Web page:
Academic journal article Marvels & Tales

A Demon in the Sky: The Tale of Amewakahiko, a Japanese Medieval Story

Academic journal article Marvels & Tales

A Demon in the Sky: The Tale of Amewakahiko, a Japanese Medieval Story

Article excerpt

In most cultures demons and dragons reside at the heart of the supernatural, where their distinct status reflects their various cultural roles. This is also true of Japanese culture and folklore, where these creatures play prominent roles. For present-day Japanese, oni (demons or ogres) typically reside in Buddhist hell to punish mortal sinners, but for their medieval counterparts, the oni's role and the space oni occupied were much more flexible. Perhaps a prime example of this is Amewakahiko söshi (Tale of Amewakahiko; fifteenth century), a fictional story that recounts one legendary origin of Tanabata (Festival of the Weaver, the Star Festival), the celebration of the annual meeting of the Weaver Maid and the Cowherd, who represent the stars Vega and Altair, respectively. In this version of the Tanabata story, an oni is standing in the beautiful serene sky. This oni turns out to be the father of a kairyüö (a dragon king of the ocean) who also lives in the sky. This dragon king calls himself Amewakahiko (sometimes Amewakamiko), hence the title.

The plot of The Tale of Amewakahiko is similar to "Cupid and Psyche" by Lucius Apuleius (second century CE). Some scholars in Japan recognize "Cupid and Psyche" as the source of The Tale of Amewakahiko, and others read the dragon king's tale as indigenous to Japan. Although there is no finally persuasive evidence that the Japanese tale was influenced by "Cupid and Psyche," it is worthwhile to examine the Apuleian tale's connection to The Tale of Amewakahiko and to share these different scholarly perspectives from Japan in an English-language publication. Thus in this essay I discuss the various possible origins of the tale. Thinking of The Tale of Amewakahiko in a Japanese folkloric and literary context reveals a specifically medieval Japanese view of space boundaries (or lack thereof) of underground, earth, and heaven that oni and a dragon travel; it also suggests that studies of ancient and classical Japanese literature (periods of ancient and classical literature, 645-1185 CE) by medieval Japanese scholars influenced the choice of the characters' names and their actions in this tale.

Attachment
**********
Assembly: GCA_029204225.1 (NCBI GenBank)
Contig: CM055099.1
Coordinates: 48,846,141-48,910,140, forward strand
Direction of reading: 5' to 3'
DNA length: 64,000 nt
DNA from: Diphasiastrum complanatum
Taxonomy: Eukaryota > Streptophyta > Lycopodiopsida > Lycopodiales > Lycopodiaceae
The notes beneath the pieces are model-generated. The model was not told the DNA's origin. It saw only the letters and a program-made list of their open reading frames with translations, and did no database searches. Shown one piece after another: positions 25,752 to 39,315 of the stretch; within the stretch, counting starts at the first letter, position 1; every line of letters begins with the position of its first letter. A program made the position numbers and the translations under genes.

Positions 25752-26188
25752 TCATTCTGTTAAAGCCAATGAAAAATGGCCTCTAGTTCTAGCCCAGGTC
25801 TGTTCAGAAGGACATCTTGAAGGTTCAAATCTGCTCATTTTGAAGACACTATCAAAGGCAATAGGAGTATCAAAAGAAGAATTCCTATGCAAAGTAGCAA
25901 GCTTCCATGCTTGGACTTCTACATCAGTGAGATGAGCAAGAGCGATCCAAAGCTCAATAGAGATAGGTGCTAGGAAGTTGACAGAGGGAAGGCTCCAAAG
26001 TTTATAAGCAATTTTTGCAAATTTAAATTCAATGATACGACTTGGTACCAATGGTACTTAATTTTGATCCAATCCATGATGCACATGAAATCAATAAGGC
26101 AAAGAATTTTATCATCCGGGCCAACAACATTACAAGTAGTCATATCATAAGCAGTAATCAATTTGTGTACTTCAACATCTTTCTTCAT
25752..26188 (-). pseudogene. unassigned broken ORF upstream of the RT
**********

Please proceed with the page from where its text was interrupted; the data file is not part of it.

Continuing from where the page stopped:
Plot and Genre of The Tale of Amewakahiko

One day a huge serpent appears in front of a wealthy family's house. The serpent demands one of the family's three daughters for his wife or, he threatens, he will destroy the whole family. The two older daughters refuse, but the youngest daughter consents. A huge house is built near a pond as part of the wedding preparations requested by the serpent, and there, alone, she awaits her snake husband. When the gigantic serpent appears, he asks the girl to cut off his head. As she does so, a handsome, young gentleman appears, and they live happily in their newly built house. After a while, the husband reveals his true identity as a dragon king of the ocean and tells the girl that he must go to the sky to do some business. He tells her how to find him in the sky if he does not come back. He then orders her not to open a certain treasure chest-if the chest is opened, he tells her, he will not be able to return to earth. While he is away, her two older sisters visit her and become jealous of her wealth and happiness. They open the treasure chest from which only smoke arises. When the girl leams that her husband cannot return anymore, she goes to Kyoto as instructed by her husband before he left and buys a gourd whose vine grows to the sky in one night.

Climbing the vine up to the sky, the girl journeys in search of her husband, whose name, the reader has learned, is Amewakahiko (or Amewakamiko). With great difficulty, she finally finds him. Although they are happy together, Amewakahiko expresses his concern that if his father, an oni, becomes aware of her, there could be trouble. So whenever his father visits him, the dragon king changes his wife into a pillow or fan. But the secret is finally revealed one day, and the oni-father takes her away and imposes on her four difficult tasks. …

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